Review: Daniel Arsham - #recollections - with Jonah Bokaer

Performance: 14 October 2013
Reviewed by Josephine Leask - Friday 18 October 2013

Jonah Bokaer Study for Occupant - at Daniel Arsham's #recollections.

The private view of New York based artist, Daniel Arsham’s new exhibition at a smart west-end gallery, had the welcome bonus of a live performance by international dancer and choreographer, Jonah Bokaer. At such busy gallery openings, in which the media, socialites, artists and collectors gather in hordes to sip champagne and network, it is often impossible to see what is on the walls. However, the commanding yet gentle physical presence of Bokaer, turned the chattering rabble into a disciplined, focused audience.

Arsham’s exhibition at the Pippy Houldsworth Gallery displays a collection of eroded relics, a pile of locks, cameras, a radio, film projector, coins, a telephone made out a variety of unusual materials: shattered glass, volcanic ash, hydrostone and resin. Each object appears to be covered in dust, adding to the archaeological theme of the show. The items sit on shelves which jut out from the gallery walls; offerings from the past, which carry vivid memories or personal resonance. Standing at one end of the gallery, overlooking the artefacts is a life-size sculpture of a man shielding his face with an arm. Made of broken glass and resin, the model looks like he’s trying to protect himself from some violation whether it is natural, physical or emotional; a Pompeian figure or a victim of an attack.

It is this sculpture with which Bokaer interacts. Touching and facing the wall he performs a slow, deep, back bend, then freezes looking back at us as if he is growing from the building. From there, using the wall as a surface he moves minimally and gradually. Tracing shapes with his hand and arms, sketching patterns and shaping space around him, he excavates around him. Dressed in black set against the white gallery and sculpture, he is like a shadow, another vital piece in Arsham’s evocative collection.

When he reaches the statue he languorously dives into the gallery space in a long deep penche, holding this sculptural pose long enough for us to marvel at his control, to appreciate the architecture of his body. The relationship he forms with the objects around him is intelligent, sensitive and un- obtrusive. He interacts with the petrified figure, mirroring its defensive pose, extending its narrative, treating it with the respect and consideration that he would another body.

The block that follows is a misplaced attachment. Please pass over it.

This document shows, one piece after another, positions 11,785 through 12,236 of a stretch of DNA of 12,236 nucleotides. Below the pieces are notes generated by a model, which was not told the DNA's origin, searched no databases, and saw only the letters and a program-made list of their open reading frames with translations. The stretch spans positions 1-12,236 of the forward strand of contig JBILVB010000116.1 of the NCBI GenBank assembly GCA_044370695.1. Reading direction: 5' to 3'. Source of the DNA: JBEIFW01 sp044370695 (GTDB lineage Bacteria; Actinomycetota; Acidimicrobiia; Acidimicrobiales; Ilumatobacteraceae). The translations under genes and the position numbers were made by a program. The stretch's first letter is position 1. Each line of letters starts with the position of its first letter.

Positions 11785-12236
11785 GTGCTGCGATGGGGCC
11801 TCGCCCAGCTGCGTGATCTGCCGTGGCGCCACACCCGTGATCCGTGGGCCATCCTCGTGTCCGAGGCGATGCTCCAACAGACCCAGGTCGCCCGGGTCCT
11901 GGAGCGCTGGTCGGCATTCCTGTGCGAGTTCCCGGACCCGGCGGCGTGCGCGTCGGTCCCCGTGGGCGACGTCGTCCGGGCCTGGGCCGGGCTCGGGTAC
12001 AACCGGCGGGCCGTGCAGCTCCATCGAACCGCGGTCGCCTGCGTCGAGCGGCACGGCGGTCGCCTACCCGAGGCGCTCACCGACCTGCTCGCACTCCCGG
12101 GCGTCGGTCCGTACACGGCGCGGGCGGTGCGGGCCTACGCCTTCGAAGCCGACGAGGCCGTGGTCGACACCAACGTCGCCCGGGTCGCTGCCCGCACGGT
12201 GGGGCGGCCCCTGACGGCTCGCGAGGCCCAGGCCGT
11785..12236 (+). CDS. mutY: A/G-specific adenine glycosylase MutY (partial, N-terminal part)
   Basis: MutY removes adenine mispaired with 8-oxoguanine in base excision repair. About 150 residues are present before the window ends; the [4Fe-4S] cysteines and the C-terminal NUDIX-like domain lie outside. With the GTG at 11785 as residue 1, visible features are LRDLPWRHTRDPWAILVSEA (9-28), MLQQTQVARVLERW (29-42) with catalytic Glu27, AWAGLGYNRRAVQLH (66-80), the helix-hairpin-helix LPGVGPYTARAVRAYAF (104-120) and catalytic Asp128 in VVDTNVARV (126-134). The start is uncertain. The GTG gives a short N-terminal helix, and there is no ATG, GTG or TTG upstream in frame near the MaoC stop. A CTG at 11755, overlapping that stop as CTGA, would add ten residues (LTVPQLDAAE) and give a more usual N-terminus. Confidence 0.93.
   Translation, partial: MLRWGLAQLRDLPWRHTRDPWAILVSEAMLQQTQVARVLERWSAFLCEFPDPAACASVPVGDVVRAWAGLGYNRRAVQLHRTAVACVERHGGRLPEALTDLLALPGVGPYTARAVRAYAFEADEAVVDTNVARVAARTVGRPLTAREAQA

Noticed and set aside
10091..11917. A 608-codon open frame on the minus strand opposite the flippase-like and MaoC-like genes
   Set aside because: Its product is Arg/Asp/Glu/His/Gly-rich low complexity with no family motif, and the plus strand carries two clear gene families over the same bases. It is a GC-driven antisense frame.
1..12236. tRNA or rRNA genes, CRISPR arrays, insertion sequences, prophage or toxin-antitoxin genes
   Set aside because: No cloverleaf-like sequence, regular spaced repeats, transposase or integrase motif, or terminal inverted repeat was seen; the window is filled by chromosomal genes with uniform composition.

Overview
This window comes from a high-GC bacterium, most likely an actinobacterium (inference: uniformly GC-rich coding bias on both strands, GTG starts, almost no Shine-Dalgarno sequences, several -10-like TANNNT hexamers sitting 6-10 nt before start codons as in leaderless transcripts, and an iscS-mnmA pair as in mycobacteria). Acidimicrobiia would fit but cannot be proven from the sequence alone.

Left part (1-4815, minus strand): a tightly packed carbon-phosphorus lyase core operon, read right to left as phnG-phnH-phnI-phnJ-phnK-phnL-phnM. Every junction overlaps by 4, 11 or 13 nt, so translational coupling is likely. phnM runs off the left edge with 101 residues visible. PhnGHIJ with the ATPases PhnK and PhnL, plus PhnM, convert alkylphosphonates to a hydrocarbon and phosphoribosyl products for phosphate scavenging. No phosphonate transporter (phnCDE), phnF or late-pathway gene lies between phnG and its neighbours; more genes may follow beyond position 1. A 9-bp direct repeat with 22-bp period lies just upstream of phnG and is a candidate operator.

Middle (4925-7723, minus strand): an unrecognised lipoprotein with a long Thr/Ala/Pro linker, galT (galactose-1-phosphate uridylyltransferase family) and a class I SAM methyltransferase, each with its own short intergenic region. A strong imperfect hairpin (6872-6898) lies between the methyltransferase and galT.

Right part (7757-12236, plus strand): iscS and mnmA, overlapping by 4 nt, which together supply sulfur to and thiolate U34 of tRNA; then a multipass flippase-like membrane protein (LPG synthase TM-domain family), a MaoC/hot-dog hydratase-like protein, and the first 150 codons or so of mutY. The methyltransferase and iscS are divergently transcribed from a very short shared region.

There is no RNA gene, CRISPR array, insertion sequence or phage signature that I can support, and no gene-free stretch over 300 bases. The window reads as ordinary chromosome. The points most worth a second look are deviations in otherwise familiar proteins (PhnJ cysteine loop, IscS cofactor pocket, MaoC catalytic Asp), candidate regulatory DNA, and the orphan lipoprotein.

As a former dancer with the Merce Cunningham Dance Company, Bokaer has years of experience in working with dancers in interdisciplinary art contexts and has developed his own unique understanding for the interaction between choreography, architecture and sculpture. Arsham, who was a collaborator with Merce Cunningham and now works regularly with Bokaer is similarly much more interested in the physical interaction between dancers and his work rather than the Cunningham notion of a co-existance between art forms. Bokaer and Arsham’s collaborative partnership looks back at the fertile artistic landscape which Cunningham instigated but carries it forwards into a new, dynamic meeting of dance and art making.

Daniel Arsham’s #recollections is at the Pippy Houldsworth Gallery until 18 December 2013
Jonah Bokaer performed at the private view only.


Josephine Leask is a lecturer in Cultural Studies on the BA (Hons) degree course at the London Studio Centre and London correspondent for The Dance Insider.

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